Machover Interview

Interview with Tod Machover
By Peter Stenshoel

Transcribed by Frank C. Bertrand

     This is Peter Stenshoel. Philip K. Dick's work has been made into movies, plays and radio plays. But perhaps one of the more astonishing Dick mutations is the opera Valis composed by Tod Machover. It received its premier in France at the Pompidou Center the first week of December 1987.
     Tod Machover is the Director of Massachusetts Institute of Technology's Media Lab and he's also an Associate Professor of Music and Media at that institution. Dick's fascination with the human potential of robotics and vice versa are echoed in Machover's invention known as the "Conductor's Glove" or "dexterous hand mastered" which, fitted onto one's hand, allows one to assume control of an entire music studio. I spoke recently with Machover about his opera Valis and about Philip K. Dick. Persons mentioned in this interview include Catherine Ikam, the French installation artist, and Mabou Mines and ZBS actor and producer, Bill Raymond. Both of these individuals were involved in the original production. Here then is Tod Machover.

TM: I'm not a big science fiction reader but when I was a kid the one science fiction writer I did read a certain amount of was Philip K. Dick. And when I was a teenager the book that had impressed me the most was Man in the High Castle; that really stuck with me. So pretty early on in the project I decided to go to an English bookstore in Paris and look through the Philip K. Dick section just because I had always admired his stuff. I hadn't read any in a long time. And it was totally by accident – I'd never heard of Valis – they happened to have a paperback copy of the first edition. Again, this was probably '83. And it was one of those things, I picked it up and I saw Philip K. Dick and it was this kind of a tacky cover but it was interesting because it was a cover with I think the original one had Christ on the cross built into a rocket or something like that...

PS:...Big gantry.

TM: I just opened it up and started reading the beginning and after about – it's one of those funny things that happens – after about two or three pages, the combination of what it was about, the mixture of humor and real depth and pain, the fact that it was realistic but also about some very complex things, all of that together I said certainly I have to read the whole book but I knew almost immediately that it was what I wanted to work on. So that's exactly what happened.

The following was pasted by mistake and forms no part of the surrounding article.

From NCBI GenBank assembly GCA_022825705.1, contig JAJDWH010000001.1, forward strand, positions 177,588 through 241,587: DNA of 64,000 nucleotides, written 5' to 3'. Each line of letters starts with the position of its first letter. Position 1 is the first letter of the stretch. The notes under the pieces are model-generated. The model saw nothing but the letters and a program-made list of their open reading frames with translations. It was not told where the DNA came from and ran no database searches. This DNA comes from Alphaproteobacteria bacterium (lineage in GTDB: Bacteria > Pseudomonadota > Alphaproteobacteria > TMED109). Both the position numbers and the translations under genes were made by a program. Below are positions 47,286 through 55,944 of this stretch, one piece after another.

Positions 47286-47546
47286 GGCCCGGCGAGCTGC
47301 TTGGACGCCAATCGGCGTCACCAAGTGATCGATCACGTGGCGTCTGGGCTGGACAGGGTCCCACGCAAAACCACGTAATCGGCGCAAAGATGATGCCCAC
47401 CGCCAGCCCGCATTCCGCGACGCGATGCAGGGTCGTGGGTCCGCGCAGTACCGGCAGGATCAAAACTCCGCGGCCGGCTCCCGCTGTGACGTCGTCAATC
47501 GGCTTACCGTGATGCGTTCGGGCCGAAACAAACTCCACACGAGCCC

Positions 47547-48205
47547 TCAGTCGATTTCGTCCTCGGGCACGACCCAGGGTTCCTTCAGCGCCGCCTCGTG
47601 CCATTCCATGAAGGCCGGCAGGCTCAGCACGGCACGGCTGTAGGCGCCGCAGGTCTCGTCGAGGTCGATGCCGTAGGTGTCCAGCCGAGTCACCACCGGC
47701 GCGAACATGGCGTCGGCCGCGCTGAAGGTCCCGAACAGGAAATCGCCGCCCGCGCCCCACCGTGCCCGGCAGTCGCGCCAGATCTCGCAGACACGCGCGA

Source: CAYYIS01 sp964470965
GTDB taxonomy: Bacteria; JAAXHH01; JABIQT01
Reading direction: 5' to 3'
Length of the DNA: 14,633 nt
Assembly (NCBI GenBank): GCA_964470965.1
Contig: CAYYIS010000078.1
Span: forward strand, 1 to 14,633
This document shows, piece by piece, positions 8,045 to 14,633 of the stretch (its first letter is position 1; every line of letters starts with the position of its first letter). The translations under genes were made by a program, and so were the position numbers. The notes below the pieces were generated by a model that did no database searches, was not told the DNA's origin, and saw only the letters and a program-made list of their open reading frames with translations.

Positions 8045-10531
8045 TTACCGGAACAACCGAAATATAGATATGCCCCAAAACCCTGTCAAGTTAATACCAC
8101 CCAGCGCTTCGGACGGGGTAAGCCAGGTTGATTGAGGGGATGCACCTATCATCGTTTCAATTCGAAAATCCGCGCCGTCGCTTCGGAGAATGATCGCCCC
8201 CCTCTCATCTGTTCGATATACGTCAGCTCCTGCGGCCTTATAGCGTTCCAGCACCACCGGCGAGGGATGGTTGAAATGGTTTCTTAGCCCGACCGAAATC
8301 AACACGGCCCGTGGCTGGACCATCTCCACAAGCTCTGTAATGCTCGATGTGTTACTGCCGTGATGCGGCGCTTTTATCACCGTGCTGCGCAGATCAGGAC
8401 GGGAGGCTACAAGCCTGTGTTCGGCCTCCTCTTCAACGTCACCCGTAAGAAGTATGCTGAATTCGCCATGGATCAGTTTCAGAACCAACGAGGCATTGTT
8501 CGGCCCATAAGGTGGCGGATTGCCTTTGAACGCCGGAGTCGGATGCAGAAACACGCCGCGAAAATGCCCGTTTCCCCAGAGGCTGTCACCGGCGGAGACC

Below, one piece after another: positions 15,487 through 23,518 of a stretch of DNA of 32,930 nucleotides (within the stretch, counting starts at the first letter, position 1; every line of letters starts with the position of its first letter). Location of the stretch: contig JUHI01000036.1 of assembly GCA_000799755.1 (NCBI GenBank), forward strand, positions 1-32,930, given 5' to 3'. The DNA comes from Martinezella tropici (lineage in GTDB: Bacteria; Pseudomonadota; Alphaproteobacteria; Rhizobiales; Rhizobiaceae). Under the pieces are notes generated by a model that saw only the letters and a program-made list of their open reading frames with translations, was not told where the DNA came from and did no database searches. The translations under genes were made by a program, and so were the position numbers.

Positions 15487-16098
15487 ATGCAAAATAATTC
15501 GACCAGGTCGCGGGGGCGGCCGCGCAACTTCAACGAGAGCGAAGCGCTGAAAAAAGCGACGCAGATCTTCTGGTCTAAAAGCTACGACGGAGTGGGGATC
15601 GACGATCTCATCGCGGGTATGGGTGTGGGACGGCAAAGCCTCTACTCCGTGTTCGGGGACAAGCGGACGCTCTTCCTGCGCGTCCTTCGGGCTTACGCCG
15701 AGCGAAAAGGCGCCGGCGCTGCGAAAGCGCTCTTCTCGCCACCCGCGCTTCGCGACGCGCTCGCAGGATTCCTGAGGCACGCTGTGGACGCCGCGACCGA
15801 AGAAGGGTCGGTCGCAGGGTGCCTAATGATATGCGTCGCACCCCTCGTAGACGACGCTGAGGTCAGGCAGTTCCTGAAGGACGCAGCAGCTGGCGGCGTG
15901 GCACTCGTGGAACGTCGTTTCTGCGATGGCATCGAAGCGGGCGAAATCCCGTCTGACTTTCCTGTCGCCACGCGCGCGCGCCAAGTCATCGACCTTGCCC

PS: In the whole process of right from the beginning and through the staging of did you notice any synchronistic occurrences happening at all in regard to this?

TM: Well, let's see, there were a lot of actually kind of interesting things. And I won't say why or what. In fact I'm not even sure I can remember all of them right now. But the one I remember the strongest was actually pretty funny which was Catherine Ikam and I had been talking about the project. I had already decided on Valis and we're starting work on it, and I was still living in Paris. Bill Raymond came to Paris. There's a place in Paris called The American Center which is a sort of performance center. And Bill Raymond came to do a theater piece. It was actually a theater piece where he plays Ulysses S. Grant; it's a kind of monologue. I'm not a big theater fan myself but I went to this and was absolutely, I thought it was just great. So it impressed me a great deal. And I had no idea who he was, never had met him before. About a couple of weeks after that it all of a sudden occurred to me, you know, my god this guy would be fantastic to work on this project because there was something about his presence on stage that reminded me a little bit of the Philip K. Dick Horselover Fat character - just something about it resonated. And I said, look he lived in New York and I decided to call him up. So I just called him out of the blue, he didn't know who I was at all. And I said I was going to be in New York, could we sit down and talk. I was working on a kind of nutty project and wanted to tell him about it. So we met pretty soon after that in New York and it was one of these really weird things when I said, you know this is a kind of strange project. I'm working on this thing, you probably don't know Philip K. Dick, or have you heard of him? And he said, Philip K. Dick, my god, not only have I heard of him but I'm working on a Philip K. Dick project right now. In fact he was working on an adaptation of Flow My Tears for theater right at that time. And he said, not only that my wife was one of Philip K. Dick's best friends and I knew Philip K. Dick. And this whole thing unraveled where he was even more involved in Philip K. Dick at that point than I was and knew all about it and was involved in a theater project. And that was really odd because it was totally out of the blue that I'd picked him.